Is it even possible to find a more complex and misunderstood word? A word that bridges the gap between human experience, reactive emotion, compassionate thought and altruistic connection.
The idea of empathy was first described in the 1880′s by a German psychologist Theodore Lipps, who coined the term “einfuhlung” (literally, “in-feeling/touch”). For me, this definition of empathy best encompasses the full meaning of the word in neutral context: The process of appreciating and understanding a person’s subjective experience while maintaining some degree of professional or personal distance.
As a physiotherapist or health care provider, having empathy is to be concerned with a much higher order of human relationship and understanding of your patients. For me, empathy has been a crucial and required altruistic communication skill as I am faced on a daily basis with overwhelmed and anxious new moms with their newborns, and scared, devastated and at times unrealistic expecting parents of babies and kids with special needs or medical respiratory problems. Our patients expect a lot from us and trust us with their vulnerability. We have to be careful of becoming too emotionally involved or invested in our patients’ lives and human experiences, as you can loose your professional objectivity and blur the patient-therapist boundaries. It can also lead to emotional burn-out by making you feel like you are responsible for your patients’ happiness and solving all their problems. I am of opinion that maintaining a healthy, altruistic but professional relationship with all your patients is key. By being honest with sensitivity and compassion, listening and observing with all your senses and just taking the extra time to let your patients or their families speak or ask questions, really help to build a trusting patient-therapist relationship and human connection without sacrificing your professional objectivity. Having mild empathy enhances every facet of holistic management and patient outcomes.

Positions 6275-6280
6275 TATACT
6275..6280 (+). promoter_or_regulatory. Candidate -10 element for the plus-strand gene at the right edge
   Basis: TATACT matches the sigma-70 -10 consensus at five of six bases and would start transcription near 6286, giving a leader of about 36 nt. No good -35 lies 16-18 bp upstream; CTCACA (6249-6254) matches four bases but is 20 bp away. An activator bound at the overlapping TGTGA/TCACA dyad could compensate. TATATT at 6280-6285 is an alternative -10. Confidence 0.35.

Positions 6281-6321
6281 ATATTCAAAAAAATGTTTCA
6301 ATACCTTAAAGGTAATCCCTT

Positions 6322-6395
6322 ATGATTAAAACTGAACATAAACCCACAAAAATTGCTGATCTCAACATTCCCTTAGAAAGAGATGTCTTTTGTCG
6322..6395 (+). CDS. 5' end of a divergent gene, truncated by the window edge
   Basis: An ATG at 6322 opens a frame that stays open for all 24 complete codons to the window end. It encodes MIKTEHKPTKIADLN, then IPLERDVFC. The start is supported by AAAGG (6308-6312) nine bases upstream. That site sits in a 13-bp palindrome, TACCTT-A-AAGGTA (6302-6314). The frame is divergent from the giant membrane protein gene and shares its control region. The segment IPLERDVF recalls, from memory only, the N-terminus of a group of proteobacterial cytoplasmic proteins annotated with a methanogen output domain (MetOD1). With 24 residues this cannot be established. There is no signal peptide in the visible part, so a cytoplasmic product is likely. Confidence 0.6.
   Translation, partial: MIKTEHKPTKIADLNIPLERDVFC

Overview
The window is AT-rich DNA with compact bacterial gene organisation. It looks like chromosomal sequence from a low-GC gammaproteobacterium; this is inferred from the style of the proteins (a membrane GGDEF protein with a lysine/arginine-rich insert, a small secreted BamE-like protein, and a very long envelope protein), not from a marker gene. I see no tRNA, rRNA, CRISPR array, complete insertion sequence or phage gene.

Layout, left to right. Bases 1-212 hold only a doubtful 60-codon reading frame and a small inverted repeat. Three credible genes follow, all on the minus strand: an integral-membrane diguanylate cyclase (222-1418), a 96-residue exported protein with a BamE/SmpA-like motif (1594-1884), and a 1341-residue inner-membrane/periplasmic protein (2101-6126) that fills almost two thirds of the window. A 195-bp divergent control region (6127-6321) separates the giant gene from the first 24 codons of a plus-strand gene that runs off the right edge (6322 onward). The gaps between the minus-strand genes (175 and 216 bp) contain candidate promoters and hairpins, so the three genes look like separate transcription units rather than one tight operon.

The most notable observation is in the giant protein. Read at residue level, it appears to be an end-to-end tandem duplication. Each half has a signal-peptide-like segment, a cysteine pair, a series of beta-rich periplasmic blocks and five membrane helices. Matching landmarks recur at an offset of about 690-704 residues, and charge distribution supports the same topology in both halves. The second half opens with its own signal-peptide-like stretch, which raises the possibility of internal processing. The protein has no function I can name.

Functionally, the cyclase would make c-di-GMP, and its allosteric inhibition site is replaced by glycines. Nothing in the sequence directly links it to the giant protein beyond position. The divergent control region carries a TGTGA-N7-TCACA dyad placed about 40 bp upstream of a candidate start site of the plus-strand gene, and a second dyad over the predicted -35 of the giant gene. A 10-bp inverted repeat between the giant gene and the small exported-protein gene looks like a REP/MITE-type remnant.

In this fast-paced world driven by quantity rather than quality, it often happens that we forget the importance of human compassion and understanding. We have all heard or know of health care professionals with “poor bedside manners”. They often speak using medical jargon, talk down to patients or their loved ones, don’t make eye contact, rush through each consult or therapy session, brush off or interrupt patients asking questions, raising their concerns or discussing aspects of their lives. Many health care professionals consciously choose not to interact with their patients on an emotional level, as they don’t see the point or are unsure of how to deal with it as vulnerability means uncertainty and they only want to focus on objectivity and what they can control. There is a fine line between empathy with professional distance, and sympathy with personal involvement. I believe as human beings and more important as health care professionals, we have the ability and responsibility to expand our perceptions, lean into the discomfort of vulnerability and spend a little more time focusing on others in need by treating them with common decency and respect. Remember, you cannot treat others with compassion if you are not kind to yourself first.
Now the controversy… Can empathy be taught? Some may argue that empathetic engagement in patient care or society can be taught… Some believe that it can be enhanced by various emotional intellect and communication skills training programmes and experiences. Others are of the opinion that empathy comes from altruistic human nature, that it is an inherent emotional communication skill that elicits compassion and sensitivity, as all humans long for connection… But it is still a choice, to engage or not to engage…. Where do you stand?
I’ll leave you with Alanis Morissette:
“…Thank you for seeing me, I feel so less lonely.
Thank you for getting me. I’m healed by your empathy…”